11/04/2013 05:28 EST | Updated 01/23/2014 06:58 EST

The Future of American Health Care: What it Means for Canada

Will Obamacare impact Canadian healthcare policy?

It's among the many questions posed to Trudy Lieberman, past president of the Association of Health Care Journalists and press critic for the Columbia Journalism Review. Lieberman visited four cities across Canada as a Fulbright Scholar and guest of the Evidence Network of Canadian Health Policy, commonly known as

Lieberman's timely visit came just two weeks after the official U.S. government implementation of the Patient Protection and Affordable Care Act (PPACA), also called the Affordable Care Act (ACA) or "Obamacare." Signed into law by President Barack Obama in 2010, PPACA legislation initially inspired some to hope for a more "Canadianized," equitable version of American healthcare.

But closer analysis reveals this is far from the case. McGill University Associate Professor of Political Science Antonia Maioni aptly illustrates this in a recent Globe and Mail article informed by Lieberman's observations, "Obamacare vs. Canada: Five key differences".

Lieberman is quick to point out that Obamacare builds inequality into the system rather than legislating fundamental reform. Lieberman cites two major differences between attitudes toward health care in Canada and the United States:

1. Equity. Canadian healthcare ideology dramatically differs from how Americans view healthcare. Lieberman admits that a market-driven economy and powerful politics from stakeholders, particularly health care providers and insurance companies, are major obstacles to changing cultural attitudes toward equitable health care coverage. "If we (Americans) ever adopt a different system, the impetus would have to come from the business community. It won't come from advocates or academics, or the media," says Lieberman. "We have a largely employee-based system with 160 million people covered by their employers. The spark for wholesale reform of the system will have to come from employers.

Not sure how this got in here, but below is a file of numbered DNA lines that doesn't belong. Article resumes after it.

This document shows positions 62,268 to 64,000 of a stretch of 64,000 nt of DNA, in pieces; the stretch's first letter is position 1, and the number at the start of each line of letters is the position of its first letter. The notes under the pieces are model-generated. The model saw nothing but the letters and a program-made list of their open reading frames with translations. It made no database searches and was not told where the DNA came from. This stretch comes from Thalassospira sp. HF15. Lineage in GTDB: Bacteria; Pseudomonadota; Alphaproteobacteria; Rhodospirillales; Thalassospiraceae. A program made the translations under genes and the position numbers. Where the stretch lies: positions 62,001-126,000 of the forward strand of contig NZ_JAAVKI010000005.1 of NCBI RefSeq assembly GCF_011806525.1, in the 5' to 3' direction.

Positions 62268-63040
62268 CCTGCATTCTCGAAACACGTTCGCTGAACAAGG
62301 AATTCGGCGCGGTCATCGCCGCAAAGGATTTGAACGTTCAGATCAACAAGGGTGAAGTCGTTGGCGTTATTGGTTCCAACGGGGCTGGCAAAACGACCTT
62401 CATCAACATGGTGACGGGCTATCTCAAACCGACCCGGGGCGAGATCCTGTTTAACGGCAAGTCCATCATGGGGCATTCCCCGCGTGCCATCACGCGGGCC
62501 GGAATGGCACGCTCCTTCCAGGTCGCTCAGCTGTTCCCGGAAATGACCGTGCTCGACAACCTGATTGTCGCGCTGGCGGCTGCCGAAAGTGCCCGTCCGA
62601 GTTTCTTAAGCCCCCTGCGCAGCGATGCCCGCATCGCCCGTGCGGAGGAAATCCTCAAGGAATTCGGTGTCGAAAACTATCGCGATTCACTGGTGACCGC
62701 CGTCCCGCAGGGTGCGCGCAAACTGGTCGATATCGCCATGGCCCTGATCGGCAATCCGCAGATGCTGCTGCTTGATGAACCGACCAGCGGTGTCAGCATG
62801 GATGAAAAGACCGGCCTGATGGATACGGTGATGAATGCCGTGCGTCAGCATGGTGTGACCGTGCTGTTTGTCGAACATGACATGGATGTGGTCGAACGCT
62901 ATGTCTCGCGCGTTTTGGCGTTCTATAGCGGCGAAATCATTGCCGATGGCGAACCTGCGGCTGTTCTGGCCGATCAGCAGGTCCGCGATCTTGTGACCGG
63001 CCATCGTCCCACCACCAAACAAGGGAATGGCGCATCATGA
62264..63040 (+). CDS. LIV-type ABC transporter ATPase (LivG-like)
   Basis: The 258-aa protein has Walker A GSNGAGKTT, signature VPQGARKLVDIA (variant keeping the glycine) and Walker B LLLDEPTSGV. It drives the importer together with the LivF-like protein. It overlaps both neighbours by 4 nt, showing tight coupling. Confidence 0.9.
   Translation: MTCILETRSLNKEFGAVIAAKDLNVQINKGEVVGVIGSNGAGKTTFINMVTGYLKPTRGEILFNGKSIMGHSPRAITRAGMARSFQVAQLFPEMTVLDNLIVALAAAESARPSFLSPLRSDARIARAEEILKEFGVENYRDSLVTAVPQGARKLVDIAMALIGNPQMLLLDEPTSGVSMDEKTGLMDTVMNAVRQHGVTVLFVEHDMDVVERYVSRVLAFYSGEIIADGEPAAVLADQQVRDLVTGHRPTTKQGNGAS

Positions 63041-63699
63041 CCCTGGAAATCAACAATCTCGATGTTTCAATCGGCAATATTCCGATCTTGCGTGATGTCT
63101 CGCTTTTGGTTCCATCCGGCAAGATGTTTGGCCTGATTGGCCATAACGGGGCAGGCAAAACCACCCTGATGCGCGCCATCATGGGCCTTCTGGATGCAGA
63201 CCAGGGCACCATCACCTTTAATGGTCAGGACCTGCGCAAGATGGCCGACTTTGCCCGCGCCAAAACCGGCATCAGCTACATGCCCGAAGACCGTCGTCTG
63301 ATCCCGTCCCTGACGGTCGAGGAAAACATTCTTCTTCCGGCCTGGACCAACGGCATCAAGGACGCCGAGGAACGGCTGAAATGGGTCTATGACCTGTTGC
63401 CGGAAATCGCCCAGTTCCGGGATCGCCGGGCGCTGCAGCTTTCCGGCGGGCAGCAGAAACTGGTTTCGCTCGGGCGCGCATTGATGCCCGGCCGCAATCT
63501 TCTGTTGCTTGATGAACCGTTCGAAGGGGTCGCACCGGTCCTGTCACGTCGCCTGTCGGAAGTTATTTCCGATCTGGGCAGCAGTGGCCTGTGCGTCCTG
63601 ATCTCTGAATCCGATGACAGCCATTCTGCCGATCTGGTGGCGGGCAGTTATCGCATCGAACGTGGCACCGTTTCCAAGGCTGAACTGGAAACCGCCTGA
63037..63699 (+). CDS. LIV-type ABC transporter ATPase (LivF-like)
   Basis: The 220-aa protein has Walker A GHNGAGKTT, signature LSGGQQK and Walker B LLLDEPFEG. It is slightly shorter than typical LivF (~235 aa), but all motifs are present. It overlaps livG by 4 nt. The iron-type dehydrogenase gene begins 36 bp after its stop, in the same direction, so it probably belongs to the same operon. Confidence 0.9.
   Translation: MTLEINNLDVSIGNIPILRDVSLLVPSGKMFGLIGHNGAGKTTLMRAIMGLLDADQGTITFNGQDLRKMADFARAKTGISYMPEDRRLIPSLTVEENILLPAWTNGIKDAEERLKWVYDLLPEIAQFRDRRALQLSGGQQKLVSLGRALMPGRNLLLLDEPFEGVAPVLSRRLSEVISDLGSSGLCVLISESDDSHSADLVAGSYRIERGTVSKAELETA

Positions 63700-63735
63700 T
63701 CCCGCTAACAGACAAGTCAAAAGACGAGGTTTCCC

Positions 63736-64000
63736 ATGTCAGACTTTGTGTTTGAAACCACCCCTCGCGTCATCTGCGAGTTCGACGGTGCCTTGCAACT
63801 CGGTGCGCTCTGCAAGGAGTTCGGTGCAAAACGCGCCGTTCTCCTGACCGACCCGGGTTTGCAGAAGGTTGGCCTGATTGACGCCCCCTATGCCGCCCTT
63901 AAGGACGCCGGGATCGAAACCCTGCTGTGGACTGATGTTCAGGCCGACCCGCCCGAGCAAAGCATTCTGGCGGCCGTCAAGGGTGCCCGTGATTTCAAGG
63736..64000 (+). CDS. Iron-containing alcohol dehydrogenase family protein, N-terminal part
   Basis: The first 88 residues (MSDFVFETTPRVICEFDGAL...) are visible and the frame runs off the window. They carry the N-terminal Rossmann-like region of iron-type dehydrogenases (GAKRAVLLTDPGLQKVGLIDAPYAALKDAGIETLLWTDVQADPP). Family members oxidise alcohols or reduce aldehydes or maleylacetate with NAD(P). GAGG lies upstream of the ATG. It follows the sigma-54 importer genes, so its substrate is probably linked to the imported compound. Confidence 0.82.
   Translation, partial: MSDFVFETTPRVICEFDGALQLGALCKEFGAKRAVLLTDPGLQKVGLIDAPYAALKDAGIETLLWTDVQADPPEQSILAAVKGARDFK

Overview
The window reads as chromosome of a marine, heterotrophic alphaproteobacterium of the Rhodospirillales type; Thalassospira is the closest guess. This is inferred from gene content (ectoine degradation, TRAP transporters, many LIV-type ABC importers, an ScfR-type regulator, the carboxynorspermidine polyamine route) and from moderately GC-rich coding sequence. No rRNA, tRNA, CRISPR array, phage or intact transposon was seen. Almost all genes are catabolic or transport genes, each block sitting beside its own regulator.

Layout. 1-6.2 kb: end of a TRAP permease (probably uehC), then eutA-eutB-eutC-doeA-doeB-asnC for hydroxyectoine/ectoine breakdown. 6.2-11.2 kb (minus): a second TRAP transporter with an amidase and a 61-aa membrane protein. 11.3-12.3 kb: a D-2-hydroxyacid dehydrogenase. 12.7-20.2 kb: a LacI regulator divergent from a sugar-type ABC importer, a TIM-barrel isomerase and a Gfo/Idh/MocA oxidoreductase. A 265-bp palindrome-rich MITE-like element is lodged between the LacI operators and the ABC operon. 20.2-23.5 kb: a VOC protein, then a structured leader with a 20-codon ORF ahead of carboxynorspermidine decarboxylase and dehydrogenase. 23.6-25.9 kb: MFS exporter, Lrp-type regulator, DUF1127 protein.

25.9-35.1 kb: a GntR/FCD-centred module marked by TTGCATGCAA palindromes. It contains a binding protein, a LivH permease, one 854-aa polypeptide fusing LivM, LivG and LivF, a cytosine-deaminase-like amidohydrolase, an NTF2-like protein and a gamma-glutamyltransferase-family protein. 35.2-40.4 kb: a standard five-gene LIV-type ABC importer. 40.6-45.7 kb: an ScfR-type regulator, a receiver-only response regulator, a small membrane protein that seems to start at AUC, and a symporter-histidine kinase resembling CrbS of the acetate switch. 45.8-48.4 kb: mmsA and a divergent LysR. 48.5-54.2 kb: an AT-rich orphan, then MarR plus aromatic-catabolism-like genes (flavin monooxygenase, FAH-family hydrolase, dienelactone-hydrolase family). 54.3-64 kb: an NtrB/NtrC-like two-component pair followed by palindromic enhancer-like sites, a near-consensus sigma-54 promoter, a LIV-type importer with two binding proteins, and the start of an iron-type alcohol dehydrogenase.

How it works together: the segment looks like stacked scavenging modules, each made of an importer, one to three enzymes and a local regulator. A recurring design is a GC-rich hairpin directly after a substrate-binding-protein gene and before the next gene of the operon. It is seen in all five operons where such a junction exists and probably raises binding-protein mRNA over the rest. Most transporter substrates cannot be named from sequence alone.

2. Focus on Aboriginal health care. "I don't recall ever writing about the Indian Health Service," Lieberman muses. "In Canada, I've heard more discussion of aboriginal health than wait times.

Lieberman points out that the results of Obamacare legislation may take years to determine. In the meantime, there are ways our two systems have similarities.

1. Health care costs increasingly shifted to individuals. "We can see a shift in both countries toward making the patient pay for more," Lieberman notes. "Americans are paying more out of pocket for health care. In Canada, many services are not covered, and depending on the outcome of a court case in British Columbia, Canadians may pay more out of pocket, too."

2. Quality concerns. "Both countries have various problems with aspects of medical quality and both have to work on improving care, especially long-term care for the elderly," Lieberman points out.

3. Increasing Demand and Cost for Technology. "We still haven't figured out a way to reign in the cost of technology. Patients want the latest and greatest but the U.S. doesn't have anything like the United Kingdom's National Institute for Health and Care Excellence (NICE), which looks at the cost and efficacy of new treatments before recommending these to NHS doctors."

This post originally appeared on the Health Council of Canada website.